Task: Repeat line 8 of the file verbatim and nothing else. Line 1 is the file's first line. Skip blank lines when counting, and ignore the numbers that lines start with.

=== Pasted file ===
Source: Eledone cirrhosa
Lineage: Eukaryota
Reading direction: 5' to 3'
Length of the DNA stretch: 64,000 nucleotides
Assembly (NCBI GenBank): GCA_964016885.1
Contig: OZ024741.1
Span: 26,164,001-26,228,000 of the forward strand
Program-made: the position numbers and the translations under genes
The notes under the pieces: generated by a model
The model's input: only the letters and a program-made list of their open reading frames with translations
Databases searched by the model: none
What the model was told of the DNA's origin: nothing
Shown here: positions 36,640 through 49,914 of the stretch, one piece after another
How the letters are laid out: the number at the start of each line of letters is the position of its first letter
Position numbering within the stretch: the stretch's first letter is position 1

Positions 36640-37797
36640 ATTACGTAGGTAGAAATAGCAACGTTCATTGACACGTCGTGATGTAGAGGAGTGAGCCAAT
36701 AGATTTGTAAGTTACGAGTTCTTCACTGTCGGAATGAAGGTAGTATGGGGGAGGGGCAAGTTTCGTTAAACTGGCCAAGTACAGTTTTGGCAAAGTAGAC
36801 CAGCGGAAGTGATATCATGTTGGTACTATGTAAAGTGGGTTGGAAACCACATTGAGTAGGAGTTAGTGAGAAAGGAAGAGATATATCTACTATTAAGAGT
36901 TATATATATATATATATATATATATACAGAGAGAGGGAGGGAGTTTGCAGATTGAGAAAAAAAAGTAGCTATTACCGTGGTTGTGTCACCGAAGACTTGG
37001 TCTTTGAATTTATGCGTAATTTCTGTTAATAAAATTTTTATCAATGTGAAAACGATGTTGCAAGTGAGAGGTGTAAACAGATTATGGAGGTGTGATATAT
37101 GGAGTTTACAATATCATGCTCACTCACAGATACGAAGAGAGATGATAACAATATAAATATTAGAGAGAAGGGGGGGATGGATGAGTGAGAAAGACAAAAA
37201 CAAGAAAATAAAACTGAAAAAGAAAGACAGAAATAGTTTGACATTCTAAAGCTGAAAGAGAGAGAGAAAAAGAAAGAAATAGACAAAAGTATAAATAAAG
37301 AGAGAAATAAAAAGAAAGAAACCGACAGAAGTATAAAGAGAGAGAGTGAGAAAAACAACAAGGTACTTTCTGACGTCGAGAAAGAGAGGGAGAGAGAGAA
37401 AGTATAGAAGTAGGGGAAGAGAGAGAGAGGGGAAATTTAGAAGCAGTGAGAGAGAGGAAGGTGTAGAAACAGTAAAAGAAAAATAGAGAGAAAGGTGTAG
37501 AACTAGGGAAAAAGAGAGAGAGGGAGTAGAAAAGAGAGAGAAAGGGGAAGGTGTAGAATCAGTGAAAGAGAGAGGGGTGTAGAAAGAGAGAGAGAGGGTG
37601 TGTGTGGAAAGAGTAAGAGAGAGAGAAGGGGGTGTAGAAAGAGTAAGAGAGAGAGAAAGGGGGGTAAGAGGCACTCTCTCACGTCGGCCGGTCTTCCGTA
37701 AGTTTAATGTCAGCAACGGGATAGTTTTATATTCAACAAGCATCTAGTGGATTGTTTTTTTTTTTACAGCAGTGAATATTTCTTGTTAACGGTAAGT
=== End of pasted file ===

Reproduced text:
Program-made: the position numbers and the translations under genes